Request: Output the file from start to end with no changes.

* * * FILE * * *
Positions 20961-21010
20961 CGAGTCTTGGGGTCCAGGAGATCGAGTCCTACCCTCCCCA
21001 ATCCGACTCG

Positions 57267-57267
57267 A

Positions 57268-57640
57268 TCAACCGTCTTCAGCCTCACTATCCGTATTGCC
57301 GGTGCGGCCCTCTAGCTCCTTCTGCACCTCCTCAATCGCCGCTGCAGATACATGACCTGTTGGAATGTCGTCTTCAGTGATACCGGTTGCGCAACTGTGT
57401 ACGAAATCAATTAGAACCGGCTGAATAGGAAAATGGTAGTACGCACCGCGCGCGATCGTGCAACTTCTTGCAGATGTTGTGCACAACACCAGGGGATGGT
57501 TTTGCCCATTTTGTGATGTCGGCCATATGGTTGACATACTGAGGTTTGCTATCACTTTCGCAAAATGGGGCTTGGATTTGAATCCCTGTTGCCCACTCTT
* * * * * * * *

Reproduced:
Positions 20961-21010
20961 CGAGTCTTGGGGTCCAGGAGATCGAGTCCTACCCTCCCCA
21001 ATCCGACTCG

Positions 57267-57267
57267 A

Positions 57268-57640
57268 TCAACCGTCTTCAGCCTCACTATCCGTATTGCC
57301 GGTGCGGCCCTCTAGCTCCTTCTGCACCTCCTCAATCGCCGCTGCAGATACATGACCTGTTGGAATGTCGTCTTCAGTGATACCGGTTGCGCAACTGTGT
57401 ACGAAATCAATTAGAACCGGCTGAATAGGAAAATGGTAGTACGCACCGCGCGCGATCGTGCAACTTCTTGCAGATGTTGTGCACAACACCAGGGGATGGT
57501 TTTGCCCATTTTGTGATGTCGGCCATATGGTTGACATACTGAGGTTTGCTATCACTTTCGCAAAATGGGGCTTGGATTTGAATCCCTGTTGCCCACTCTT